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Samsung out of options in Apple patent case after Supreme Court decision

Supreme Court

The Supreme Court refused to hear Samsung’s appeal in a patent battle with Apple.

The Supreme Court of the United States has decided not to hear Samsung’s appeal of a lower court ruling ordering it to pony up for violating Apple patents.

Samsung and Apple have been slugging it out over smartphone patents for years. But the refusal by the Supreme Court may put an end to at least this front in the companies’ wars.

Engadget reports:

The US Supreme Court has refused to hear Samsung’s appeal in the case, upholding a circuit court decision reinstating a $120 million penalty for allegedly infringing on Apple’s patents for technology like slide-to-unlock and autocorrecting text. Samsung had argued that the lower court didn’t consider additional legal material, and supposedly changed laws for both issuing injunctions and invalidating patents.

We’ve asked Samsung for its response to the Supreme Court decision. At first glance, though, it looks like this may be the end of the road for this particular case: Samsung doesn’t exactly have other courts to turn to.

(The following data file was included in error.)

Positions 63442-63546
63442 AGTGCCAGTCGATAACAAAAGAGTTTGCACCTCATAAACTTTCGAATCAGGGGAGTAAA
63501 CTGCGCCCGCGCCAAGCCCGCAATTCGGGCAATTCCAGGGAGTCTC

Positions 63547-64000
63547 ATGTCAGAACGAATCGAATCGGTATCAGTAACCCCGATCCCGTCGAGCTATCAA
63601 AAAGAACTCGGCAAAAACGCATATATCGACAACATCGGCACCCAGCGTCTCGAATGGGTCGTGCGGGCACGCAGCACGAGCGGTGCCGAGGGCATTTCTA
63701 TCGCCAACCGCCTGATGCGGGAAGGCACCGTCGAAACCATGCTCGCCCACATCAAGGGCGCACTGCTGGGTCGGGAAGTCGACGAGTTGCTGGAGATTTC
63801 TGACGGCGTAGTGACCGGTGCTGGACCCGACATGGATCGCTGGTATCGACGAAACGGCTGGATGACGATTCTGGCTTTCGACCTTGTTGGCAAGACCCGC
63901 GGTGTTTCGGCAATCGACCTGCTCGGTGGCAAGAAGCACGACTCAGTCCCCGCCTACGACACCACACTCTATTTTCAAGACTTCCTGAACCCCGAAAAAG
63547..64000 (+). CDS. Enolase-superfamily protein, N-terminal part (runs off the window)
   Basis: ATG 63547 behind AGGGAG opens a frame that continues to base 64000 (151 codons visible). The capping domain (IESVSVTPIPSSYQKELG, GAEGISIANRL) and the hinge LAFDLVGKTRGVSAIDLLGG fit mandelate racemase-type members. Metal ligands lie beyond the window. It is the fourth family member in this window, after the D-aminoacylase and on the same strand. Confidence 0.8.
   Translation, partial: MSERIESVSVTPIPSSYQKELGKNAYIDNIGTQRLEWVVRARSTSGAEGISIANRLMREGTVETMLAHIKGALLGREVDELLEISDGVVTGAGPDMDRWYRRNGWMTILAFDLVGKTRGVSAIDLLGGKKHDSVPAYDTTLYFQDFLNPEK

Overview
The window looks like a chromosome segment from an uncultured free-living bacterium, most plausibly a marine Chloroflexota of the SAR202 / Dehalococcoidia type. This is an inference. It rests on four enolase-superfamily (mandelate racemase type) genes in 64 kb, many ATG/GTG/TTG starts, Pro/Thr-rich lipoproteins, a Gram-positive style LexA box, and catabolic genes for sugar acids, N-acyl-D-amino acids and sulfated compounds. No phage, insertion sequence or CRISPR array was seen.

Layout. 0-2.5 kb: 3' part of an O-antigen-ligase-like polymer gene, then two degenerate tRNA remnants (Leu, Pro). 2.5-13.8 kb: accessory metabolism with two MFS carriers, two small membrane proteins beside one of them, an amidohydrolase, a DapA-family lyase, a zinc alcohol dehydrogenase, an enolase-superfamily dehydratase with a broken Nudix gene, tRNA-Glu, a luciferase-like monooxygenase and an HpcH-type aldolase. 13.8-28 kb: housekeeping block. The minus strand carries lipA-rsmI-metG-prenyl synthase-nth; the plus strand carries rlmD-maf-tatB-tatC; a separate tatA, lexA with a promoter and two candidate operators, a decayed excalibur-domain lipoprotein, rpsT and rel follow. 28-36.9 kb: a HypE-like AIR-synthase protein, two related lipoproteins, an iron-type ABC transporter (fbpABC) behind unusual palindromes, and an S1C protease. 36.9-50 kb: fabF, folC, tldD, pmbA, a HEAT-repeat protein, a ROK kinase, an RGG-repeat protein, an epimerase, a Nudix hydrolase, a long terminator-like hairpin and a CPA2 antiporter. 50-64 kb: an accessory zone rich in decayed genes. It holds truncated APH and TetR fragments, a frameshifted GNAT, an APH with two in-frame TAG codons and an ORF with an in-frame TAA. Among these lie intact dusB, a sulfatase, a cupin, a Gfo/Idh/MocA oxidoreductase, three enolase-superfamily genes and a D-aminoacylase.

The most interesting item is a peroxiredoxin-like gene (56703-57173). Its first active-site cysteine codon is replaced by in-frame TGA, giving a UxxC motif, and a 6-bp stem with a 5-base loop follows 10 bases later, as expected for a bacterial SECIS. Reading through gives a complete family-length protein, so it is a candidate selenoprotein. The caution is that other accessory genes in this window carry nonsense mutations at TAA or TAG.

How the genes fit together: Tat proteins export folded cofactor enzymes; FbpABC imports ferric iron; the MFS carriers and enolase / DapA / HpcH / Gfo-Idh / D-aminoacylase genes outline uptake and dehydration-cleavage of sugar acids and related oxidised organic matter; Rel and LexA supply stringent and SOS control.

The amount is trivial, of course — $120 million would barely make a dent in Samsung’s $12.91 billion profit from last quarter. Rather, it’s more about the symbolism of having to pay in the first place. The company has been fighting (and serving) phone patent lawsuits for most of this decade, and it doesn’t want the saga to end in defeat.

Reuters reports that while Samsung may have lost this round, it has won previously:

The Supreme Court in December 2016 sided with Samsung in a separate case over its fight with Apple. In that one, the justices threw out a $399 million damages award against Samsung to its American rival for copying key iPhone designs.

A judge in California in October ordered a new trial over damages in that case.

The current appeal stems from a May 2014 verdict by a jury in federal court in San Jose, California ordering Samsung to pay $119.6 million for using the Apple features without permission. Infringement of the quick links feature accounted for nearly $99 million of the damages.

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